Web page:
This article reviews recent developments in the theory of committee decision-making. A committee consists of self-interested members that make a public decision by aggregating imperfect information dispersed among them according to a pre-specified decision rule. We focus on costly information acquisition, strategic information aggregation, and rules and processes that enhance the quality of the committee decision. Seeming inefficiencies of the committee decision-making process such as over-cautiousness, voting, and delay emerge as partial remedies to these incentive problems.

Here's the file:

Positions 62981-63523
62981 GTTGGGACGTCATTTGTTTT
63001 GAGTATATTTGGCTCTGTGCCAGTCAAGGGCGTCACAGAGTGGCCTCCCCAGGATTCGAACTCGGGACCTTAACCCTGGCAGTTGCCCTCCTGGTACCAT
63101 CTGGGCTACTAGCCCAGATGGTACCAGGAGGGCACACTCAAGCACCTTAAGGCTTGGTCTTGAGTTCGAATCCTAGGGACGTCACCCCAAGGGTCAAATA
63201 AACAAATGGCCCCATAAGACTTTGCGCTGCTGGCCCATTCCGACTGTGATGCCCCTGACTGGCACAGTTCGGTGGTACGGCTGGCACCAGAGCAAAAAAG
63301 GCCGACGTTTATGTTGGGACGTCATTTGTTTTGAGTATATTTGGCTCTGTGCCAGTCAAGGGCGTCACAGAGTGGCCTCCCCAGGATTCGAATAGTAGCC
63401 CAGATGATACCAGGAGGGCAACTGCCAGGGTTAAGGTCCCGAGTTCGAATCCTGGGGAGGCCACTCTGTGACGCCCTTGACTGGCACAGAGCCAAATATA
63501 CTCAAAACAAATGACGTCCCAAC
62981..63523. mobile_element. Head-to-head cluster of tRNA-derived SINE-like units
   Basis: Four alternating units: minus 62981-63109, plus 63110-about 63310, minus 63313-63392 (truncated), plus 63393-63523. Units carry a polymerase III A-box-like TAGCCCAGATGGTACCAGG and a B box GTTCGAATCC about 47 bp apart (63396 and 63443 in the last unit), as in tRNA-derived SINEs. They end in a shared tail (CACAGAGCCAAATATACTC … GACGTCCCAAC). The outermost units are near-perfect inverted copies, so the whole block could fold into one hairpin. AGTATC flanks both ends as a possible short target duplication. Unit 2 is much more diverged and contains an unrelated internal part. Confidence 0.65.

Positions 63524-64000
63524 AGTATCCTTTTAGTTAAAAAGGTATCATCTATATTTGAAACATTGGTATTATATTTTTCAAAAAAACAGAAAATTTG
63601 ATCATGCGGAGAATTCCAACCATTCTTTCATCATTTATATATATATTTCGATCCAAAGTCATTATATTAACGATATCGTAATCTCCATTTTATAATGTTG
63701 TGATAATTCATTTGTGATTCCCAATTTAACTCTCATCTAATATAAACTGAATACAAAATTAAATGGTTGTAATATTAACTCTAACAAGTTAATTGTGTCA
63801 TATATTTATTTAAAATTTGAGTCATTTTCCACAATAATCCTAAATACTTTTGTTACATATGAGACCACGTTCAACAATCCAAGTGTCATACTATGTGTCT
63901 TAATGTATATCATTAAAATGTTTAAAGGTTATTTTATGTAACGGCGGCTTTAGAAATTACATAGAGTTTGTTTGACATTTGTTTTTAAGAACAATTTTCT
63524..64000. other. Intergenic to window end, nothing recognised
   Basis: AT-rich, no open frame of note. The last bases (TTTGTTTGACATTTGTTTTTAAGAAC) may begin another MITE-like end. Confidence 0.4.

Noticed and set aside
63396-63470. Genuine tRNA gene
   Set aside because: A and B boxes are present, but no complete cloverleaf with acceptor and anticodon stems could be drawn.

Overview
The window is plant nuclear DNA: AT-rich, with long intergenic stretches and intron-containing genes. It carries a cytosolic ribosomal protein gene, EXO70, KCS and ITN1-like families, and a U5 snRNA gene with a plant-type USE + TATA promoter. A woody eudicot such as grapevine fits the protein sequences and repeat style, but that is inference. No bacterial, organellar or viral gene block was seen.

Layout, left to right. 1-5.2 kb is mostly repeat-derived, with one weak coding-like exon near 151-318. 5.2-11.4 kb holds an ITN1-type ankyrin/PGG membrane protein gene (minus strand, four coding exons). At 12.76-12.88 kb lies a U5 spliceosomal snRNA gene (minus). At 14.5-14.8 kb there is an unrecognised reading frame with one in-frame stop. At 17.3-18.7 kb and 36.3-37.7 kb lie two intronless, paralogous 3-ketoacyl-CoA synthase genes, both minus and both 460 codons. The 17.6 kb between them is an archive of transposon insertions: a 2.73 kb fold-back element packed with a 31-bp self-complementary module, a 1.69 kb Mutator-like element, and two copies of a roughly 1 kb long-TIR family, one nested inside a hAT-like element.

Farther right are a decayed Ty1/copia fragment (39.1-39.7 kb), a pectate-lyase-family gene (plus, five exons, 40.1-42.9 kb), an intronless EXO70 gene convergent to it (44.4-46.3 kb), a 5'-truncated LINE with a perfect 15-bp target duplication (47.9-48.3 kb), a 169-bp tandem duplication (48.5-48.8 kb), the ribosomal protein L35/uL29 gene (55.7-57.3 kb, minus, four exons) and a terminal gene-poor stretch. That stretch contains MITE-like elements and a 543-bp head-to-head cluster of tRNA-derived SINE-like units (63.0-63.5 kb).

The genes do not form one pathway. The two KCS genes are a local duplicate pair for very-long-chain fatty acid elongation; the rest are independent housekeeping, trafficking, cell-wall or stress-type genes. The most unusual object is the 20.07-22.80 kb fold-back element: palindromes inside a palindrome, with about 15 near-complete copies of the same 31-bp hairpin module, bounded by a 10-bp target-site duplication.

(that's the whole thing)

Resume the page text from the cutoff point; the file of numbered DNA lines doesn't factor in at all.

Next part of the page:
Available at: http://works.bepress.com/hao_li/22/